Four years ago I was waiting, not so patiently, for our baby to come, not knowing who he was or how much he would change our lives. His due date came and went, November 6, it was Melbourne Cup Day that year and I was so sure that would be the day. I hung on to that date my whole pregnancy, convinced we would have our baby by then. Then Cup Day came and went, the days after the Cup came and went and I started to think that this was it, I was just going to be pregnant forever (not really but anyone who has gone over in pregnancy knows what I am talking about). A week after his due date he came in to this world, our big, bald, baby boy.
We knew nothing about being parents. We had never been around babies, I still remember driving home from the hospital in disbelief that they actually let us take him home, that we were responsible, that he was ours.


We learnt on the job, like most new parents we were thrown in the deep end and we had one choice, to sink or swim. We had our moments, the times where we would look at each other, not knowing what the hell we were doing, so much of his quirks we accepted as normal and it wasn’t until we had our girls that we realized maybe they weren’t so ‘normal’ more just what Leo did. Like the way he fed like he would never eat again, or the way he would vomit ALL THE TIME, with me carrying him around a constant vomit cloth draped over my shoulder, that slight stench following me everywhere. I didn’t know any different. I thought all babies spat up that much, I thought all babies wolfed down their food, I thought all babies dribbled so much they needed at least four changes of clothes a day, but that was just my baby and it was just how he was.

I look at him now and his baby-ness is well and truly gone. That once big and round head has grown a mop of curls which have now all been chopped off because “he likes it short”, his solid little body that was once so heavy, chubby and permanently attached to my hip is now long and spindly, he jumps and he hops and he doesn’t need carrying anymore. He talks, all the time he talks. The boy who was once so shy that the slightest bit of communication from a stranger would warrant his head to firmly bury itself into my legs now answers back and elaborates. He tells stories, he recites things that he has learned, he wants to know how to spell everything, he drives me crazy and he is wonderful.

This past year in particular he has gone from a toddler to a boy, a little kid.
Tall, cheeky, clever and creative.
He has started preschool, he has become a big brother once again and despite him once telling me he wouldn’t be able to handle another sister he is handling it perfectly. He sings, he dances, he is obsessed with Taylor Swift and he loves drawing rainbows with our names written all around them.
He is still learning to catch and kick a footy, he still struggles to say the ‘S’ sound when it is at the start of a word and he still tells me he doesn’t have friends only teachers at school.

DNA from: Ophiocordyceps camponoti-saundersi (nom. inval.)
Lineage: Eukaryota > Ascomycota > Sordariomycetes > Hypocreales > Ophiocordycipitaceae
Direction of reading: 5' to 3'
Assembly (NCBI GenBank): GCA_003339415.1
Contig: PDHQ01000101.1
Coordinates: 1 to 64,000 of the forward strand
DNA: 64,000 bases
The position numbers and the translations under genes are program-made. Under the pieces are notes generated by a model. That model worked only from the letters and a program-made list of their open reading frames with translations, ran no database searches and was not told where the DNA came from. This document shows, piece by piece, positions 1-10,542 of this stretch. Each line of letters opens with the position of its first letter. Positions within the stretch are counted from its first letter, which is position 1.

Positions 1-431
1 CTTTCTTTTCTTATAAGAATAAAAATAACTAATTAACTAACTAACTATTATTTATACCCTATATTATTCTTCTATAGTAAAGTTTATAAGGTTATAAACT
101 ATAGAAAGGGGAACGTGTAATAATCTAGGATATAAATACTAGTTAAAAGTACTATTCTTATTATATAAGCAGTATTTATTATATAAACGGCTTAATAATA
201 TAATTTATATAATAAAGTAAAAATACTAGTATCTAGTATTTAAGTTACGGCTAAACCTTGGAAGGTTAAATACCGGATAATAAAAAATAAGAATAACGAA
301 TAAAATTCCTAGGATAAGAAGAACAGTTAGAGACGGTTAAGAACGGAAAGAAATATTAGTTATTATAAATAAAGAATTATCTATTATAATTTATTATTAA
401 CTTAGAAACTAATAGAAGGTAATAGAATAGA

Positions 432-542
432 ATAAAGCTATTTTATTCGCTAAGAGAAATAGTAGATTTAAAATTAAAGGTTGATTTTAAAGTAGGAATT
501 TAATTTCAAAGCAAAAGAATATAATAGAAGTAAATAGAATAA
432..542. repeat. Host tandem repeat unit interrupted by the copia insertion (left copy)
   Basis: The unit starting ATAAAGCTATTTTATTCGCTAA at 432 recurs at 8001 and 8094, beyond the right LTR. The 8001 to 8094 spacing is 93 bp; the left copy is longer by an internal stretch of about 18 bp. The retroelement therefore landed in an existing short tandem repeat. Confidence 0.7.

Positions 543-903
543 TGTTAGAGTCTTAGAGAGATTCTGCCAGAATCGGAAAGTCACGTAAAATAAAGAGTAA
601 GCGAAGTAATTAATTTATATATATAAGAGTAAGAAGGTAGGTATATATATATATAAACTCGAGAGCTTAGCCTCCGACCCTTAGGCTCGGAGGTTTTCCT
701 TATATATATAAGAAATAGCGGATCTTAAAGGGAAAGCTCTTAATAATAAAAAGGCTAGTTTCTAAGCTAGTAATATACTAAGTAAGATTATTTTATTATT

I was once so worried about him all the time. Will this shy boy ever survive anywhere without me? What will he be like when I am not there to comfort him? When he doesn’t have my leg to hide into? Will anyone else ever see how clever and funny he is or will he always be covered in this blanket of shyness?
Then he came out of his shell. He went from a shy 3-year-old to a confident 4-year-old, he is completely different and I am no longer worried. I know he will be just fine.

In many ways, he was our learner baby. The one we practiced on. The one that taught us what worked for us, that taught us that babies don’t follow a textbook or anyone else’s pattern but their own.
He was the reason for much frustration, self-doubt, googling, love, joy and laughter.
He was the one that taught us to be parents, that taught me what it was to be someone’s Mum. He may have only been here four years, but he has shaped who I am, he is a huge part of the reason I am who I am today.

Four years ago I had no idea what amazing chapter I was about to enter into. Now I could never imagine my life without that chapter.
Leo James you changed who we are, you made our lives wonderful and you were the beginning of this wonderful little tribe that we have collected. I will always be grateful that you chose us to be your parents, I will always love the sound of your little sister yelling out “LEO JAMES MOODIE” when she is playing with you and I promise I will always try to appreciate your inquisitive mind, even when your questions are far past the knowledge of my own.

The week of their birthdays I always get sentimental. I think of their birth, I think of my baby, who they were, what they liked, how they have changed, how they have grown.
Ultimately as each birthday passes the same realization seems to hit me every time, these years are going too quickly. I can’t help but feel I just want to bottle it up and remember it all because something tells me I will look back on these as the best years of my life.